$\newcommand\Q{\mathbb Q} \newcommand\Z{\mathbb Z}$I am a bit confused on the square root of 2-adics. I am pretty sure I am mixing some steps in an algorithm. To be precise, I am trying to solve an exercise in Koblitz' book p-adic numbers, p-adic analysis and zeta functions (this is not a homework, I just want to do it). In exercise of I.7 the reader is asked to solve the square root of -7 in $\Q_2$ up to 5-digits and the hint is to use a generalization of Hensel's Lemma:

Let $f(x)$ be a polynomial with coefficients in $\Z_p$. If $a_0$ in $\Z_p$ satisfies

  • $f(a_0) = 0 \bmod p^{2m+1}$
  • $f'(a_0) = 0 \bmod p^m$
  • $f'(a_0) \ne 0 \bmod p^{m+1}$

then there is a unique $a\in\Z_p$ such that $f(a) = 0$ and $a=a_0 \bmod p^{m+1}$

Obviously the procedure to solve comes from an algorithm to be seen in the proof of this generalized Hensel's lemma. For my particular problem $f(x)=x^2+7$ and $p=2$, I choose $a_0$ either $1$ or $0$ (so in fact an integer) and then I iterate to get, for a chosen $b_1 =1$ or $b_1=0$, $a_1 = a_0 + b_1 p^{m+1}$ for which $f(a_1)=0 \bmod p^{2m+2}$ and so on i.e. I need to get $b_i$ which gives $a_i$ such that $f(a_i) = 0 \bmod p^{2m+1+i}$.

I might be missing something, but for me the answer for square root of -7 would be of the form $a_0 + b_12+ b_22^2 + \dots $ But I have a problem getting the correct answer. So one of the square root (using Pari to check) is $(a_0,b_1,b_2,\dots)=(1,1,0,1,0,\dots)$.

Is there a cleaner way to think of this algorithm. I get easily confused and make mistakes with the iteration steps.

Maybe I have mixed something in the procedure. Could someone explain to me why for $a_0=1$, we get $(1,1,0,1,0,\dots)$?

From this I feel that manually taking roots and even doing simple arithmetic is not practical in the p-adics.

EDIT: The algorithm I have in mind is actually also written here in this online calculator: http://www.numbertheory.org/php/2adic.html

I still fail to get the correct $b_4$ using the algorithm. However, the online calculator gives me the correct $b_4$. If I follow the procedure, my $b_4$ is $(a_3^2+7)/64 \bmod 2 = 7\bmod 2$ so it is $1$, while the correct answer is $0$.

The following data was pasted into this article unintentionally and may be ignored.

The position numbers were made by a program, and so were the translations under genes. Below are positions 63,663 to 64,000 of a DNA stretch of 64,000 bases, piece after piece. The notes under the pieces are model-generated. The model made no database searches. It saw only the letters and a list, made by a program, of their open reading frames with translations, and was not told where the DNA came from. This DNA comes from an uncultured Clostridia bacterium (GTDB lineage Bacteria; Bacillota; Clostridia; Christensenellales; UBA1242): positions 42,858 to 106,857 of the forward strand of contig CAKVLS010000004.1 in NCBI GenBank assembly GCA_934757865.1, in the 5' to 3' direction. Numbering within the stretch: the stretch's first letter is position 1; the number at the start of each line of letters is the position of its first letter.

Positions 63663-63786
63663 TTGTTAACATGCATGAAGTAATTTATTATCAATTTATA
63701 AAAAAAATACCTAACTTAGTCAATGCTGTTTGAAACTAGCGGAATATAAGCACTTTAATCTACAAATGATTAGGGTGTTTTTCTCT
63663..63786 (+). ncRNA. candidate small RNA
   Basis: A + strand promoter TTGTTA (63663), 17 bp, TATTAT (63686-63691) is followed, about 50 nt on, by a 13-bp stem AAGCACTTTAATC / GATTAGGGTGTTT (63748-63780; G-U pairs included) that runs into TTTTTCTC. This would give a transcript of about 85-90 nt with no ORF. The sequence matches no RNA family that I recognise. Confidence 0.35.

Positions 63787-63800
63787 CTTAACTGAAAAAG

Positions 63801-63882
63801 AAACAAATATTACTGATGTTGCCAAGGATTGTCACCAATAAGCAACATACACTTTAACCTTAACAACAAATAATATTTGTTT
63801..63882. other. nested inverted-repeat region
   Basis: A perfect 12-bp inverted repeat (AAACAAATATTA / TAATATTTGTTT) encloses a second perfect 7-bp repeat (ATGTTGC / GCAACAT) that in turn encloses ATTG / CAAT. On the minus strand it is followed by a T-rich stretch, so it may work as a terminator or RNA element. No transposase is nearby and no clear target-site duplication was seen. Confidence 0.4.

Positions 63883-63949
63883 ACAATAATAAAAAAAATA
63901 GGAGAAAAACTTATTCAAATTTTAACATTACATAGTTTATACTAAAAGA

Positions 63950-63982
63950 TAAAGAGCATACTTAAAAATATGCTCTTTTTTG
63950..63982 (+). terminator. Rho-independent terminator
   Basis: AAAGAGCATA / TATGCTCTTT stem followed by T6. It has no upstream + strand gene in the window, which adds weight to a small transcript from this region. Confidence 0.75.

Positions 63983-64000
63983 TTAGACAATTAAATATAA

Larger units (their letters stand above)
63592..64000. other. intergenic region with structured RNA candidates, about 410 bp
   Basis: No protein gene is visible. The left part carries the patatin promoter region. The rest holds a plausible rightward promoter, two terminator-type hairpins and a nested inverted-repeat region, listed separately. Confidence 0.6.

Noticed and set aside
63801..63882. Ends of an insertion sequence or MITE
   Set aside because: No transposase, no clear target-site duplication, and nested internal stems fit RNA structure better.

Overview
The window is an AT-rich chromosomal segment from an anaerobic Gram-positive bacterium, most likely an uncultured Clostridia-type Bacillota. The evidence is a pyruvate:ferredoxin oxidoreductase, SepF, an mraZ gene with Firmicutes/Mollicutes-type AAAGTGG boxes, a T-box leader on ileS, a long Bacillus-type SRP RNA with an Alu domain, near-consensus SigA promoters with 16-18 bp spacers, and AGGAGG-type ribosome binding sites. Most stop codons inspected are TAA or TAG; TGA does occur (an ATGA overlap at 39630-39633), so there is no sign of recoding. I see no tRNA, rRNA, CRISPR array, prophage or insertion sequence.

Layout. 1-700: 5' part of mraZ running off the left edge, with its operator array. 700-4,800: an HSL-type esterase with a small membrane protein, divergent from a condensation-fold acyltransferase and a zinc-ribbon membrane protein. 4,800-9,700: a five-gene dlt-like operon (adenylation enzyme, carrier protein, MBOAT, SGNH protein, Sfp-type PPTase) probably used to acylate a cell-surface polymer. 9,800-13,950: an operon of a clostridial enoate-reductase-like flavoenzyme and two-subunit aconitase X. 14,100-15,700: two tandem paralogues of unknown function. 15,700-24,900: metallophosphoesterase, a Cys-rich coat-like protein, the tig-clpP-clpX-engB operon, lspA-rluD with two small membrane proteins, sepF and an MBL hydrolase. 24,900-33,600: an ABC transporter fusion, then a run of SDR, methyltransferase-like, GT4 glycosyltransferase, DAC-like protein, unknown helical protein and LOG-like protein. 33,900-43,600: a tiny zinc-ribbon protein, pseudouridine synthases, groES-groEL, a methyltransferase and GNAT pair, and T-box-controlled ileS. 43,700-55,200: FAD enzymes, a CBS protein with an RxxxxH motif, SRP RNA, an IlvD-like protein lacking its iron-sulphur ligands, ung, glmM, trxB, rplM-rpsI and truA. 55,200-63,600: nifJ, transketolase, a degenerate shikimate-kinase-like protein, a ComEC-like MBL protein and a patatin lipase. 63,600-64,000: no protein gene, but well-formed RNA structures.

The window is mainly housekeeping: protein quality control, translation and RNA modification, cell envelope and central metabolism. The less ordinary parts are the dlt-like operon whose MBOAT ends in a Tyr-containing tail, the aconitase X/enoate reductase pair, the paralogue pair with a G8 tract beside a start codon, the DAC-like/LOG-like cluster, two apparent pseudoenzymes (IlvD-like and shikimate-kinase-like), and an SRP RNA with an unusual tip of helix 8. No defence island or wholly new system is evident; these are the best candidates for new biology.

• $\begingroup$ Compare e.g. sharding4's answer to math.stackexchange.com/q/2298779/96384, for the analogous question with 17 insetad of $-7$. $\endgroup$ Commented May 29, 2021 at 14:36
  • $\begingroup$ In your approach, I suggest you start with $m=0$, and then I think you should not name the $b_i$ you find there with the same name as the ones in the expansion in the final answer. They are just intermediate calculations. I.e use what you call $b_i$ first to get $a_i$, and then in the end you can write $a_i = a_0+ c_1 2+ c_2 2^2 + ...$. (I think the $b_i$ are not the same as the $c_i$.) $\endgroup$ Commented May 29, 2021 at 14:41
  • $\begingroup$ why are they different. If I have $a_1=a_0+b_12$ then isn't $a_2 = a_1+b_22^2 = a_0+c_12+b_22^2$ and so on? $\endgroup$
    – quantum
    Commented May 30, 2021 at 5:49
  • $\begingroup$ @Torsten: I am actually a little worried of sharding4's answer in the aforementioned post. It requires me to keep the possible solution for every $p^k$ roots and get rid as I proceed to higher $k$ for which the solutions do not continue (which is at worst case exponential in space and time). I feel one already knows which ones to keep by this version of Hensel's Lemma (I mean there is only 2 possibilities for the root). Anyway, I couldn't determine the fifth digit after I continued to the 6th and 7thu using sharding4's method. $\endgroup$